Even once deep in the fog of dementia, my dear dad, Ken, remained a proud engineer. He would occasionally amaze us by asking detailed technical questions about my brother’s latest racing car design, or by working out complex calculations for the storage of solar energy with a slide rule. Yet he had no short-term memory, his mobile phone had long defeated him and he called my brother by the name of his childhood friend, Jimmy.
Dad’s oldest memories were the most vivid. One of my sisters made a beautiful hardback album of grainy black-and-white photos of his time as a young army officer in Singapore, just after what he called ‘the shooting war’ finished. Always profoundly grateful to have missed the fate of so many of his only slightly older school friends, his two years in the army – the things he saw, the experiences he had, the responsibilities he shouldered – were formative, and became an enduring part of his sense of identity. We all spent hours with him in his airy care home room, pouring over those pictures time and again, listening to the stories, watching his face light up as he remembered and reconnected with such an important part of himself.
The Great Escaper
When news broke in June 2014 that 89-year-old navy veteran Bernard Jordan had gone AWOL from his Sussex care home to attend the 70th anniversary commemorations of the D-Day landings in Normandy, Dad stirred. Alert and engaged, he cheered Bernard on from his armchair and, I’m sure, fleetingly imagined his own escape plan.
And so it was that I came to spend a recent afternoon quietly crying my way through The Great Escaper, the touching new film with Michael Caine and Glenda Jackson that tells Bernard’s story. Bernard had been very much involved in ‘the shooting war’, and was deeply scarred by his experiences. Haunted by flashbacks, tormented with guilt, his tortured memories are somehow healed, finally laid to rest, amid the pristine rows of white headstones in the War Grave Commission cemetery at Bayeux.
In this season of Remembrance – embracing All Souls and All Saints Days as well as Armistice Day and Remembrance Sunday – questions of memory and remembrance become public and communal as well as private and personal. To mark the season, Messy Church lead Aike Kennett-Brown and Anna Chaplaincy lead Debbie Thrower explored some of these questions in a warm, wide-ranging conversation on Facebook.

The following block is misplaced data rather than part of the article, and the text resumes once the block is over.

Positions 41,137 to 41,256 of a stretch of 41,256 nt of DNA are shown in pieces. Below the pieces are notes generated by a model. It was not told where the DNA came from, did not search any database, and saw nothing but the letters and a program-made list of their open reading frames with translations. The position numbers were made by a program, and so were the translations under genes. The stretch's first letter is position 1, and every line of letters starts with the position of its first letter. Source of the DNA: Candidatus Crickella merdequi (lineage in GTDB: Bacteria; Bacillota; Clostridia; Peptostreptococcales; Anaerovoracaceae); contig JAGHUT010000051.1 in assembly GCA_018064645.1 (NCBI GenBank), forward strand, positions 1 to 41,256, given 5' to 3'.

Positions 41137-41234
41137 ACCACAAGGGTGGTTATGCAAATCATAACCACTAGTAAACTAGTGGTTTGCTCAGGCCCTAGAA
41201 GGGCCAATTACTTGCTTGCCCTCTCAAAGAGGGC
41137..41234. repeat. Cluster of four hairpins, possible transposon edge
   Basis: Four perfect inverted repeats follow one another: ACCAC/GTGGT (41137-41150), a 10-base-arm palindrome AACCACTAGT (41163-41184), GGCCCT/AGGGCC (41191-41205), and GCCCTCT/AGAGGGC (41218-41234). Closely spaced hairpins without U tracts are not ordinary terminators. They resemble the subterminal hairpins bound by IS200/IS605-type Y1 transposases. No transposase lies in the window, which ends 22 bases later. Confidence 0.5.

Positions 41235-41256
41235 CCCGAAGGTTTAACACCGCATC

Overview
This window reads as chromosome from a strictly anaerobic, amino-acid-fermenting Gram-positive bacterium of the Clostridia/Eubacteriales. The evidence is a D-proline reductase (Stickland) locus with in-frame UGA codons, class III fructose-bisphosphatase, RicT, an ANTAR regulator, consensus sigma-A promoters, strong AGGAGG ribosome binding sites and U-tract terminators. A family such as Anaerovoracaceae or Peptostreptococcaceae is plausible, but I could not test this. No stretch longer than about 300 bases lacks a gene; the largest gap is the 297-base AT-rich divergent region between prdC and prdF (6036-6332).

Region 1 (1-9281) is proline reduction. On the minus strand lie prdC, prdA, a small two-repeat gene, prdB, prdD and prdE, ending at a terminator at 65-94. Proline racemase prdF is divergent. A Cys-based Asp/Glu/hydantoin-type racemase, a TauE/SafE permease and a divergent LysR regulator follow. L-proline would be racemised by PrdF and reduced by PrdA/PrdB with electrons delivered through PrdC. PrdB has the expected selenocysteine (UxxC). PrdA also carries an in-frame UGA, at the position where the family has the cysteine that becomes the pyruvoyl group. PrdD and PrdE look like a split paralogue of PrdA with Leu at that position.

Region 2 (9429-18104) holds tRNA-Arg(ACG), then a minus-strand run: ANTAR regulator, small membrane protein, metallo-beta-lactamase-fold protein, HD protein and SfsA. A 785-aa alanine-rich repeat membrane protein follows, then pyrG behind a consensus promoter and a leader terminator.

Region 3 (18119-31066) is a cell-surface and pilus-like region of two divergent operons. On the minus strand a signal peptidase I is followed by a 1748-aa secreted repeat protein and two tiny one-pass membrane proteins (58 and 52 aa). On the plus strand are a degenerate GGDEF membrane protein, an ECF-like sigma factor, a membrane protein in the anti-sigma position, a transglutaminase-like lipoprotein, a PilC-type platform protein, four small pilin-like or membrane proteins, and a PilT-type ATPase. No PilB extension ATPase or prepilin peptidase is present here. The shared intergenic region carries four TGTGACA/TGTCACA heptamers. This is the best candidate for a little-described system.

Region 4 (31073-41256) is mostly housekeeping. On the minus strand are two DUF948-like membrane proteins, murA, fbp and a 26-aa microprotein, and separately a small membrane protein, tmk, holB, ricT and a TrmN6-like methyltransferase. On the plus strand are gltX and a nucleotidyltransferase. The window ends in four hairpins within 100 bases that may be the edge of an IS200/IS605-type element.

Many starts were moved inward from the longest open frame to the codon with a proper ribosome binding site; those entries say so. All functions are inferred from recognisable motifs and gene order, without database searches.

A listening presence
One part of the exchange struck me particularly. Debbie spoke about the ‘identity crisis’ that many older people experience when those aspects of life which gave them their sense of self, purpose and place in the world have gone. ‘That’s why,’ she explained, ‘so much of an Anna Chaplain’s ministry is to be a listening presence.’ Trained as ‘expert listeners’, they encourage the older people they work among to share their stories, and in the sharing they are heard and affirmed. As Debbie said: ‘Having someone who’s a really good, sympathetic listener can be such a bonus for people.’
Through all Dad’s care home years, he was visited regularly by a volunteer befriender from his professional body, The Institute of Mechanical Engineers. We will be forever grateful to Roy Pressland, a British Aerospace engineer who listened to Dad’s stories on repeat, brought him industry news and gossip, and helped him reconnect with his professional milestones from Blue Streak to Concorde.
Through ‘tech talk’ with Roy and constant reminiscing with family, Dad’s memories were kept alive as long as humanly possible, giving him handholds in the deep, dark cave of Alzheimer’s. But eventually, heart-breakingly, even his most vivid and cherished memories became unrecoverable...
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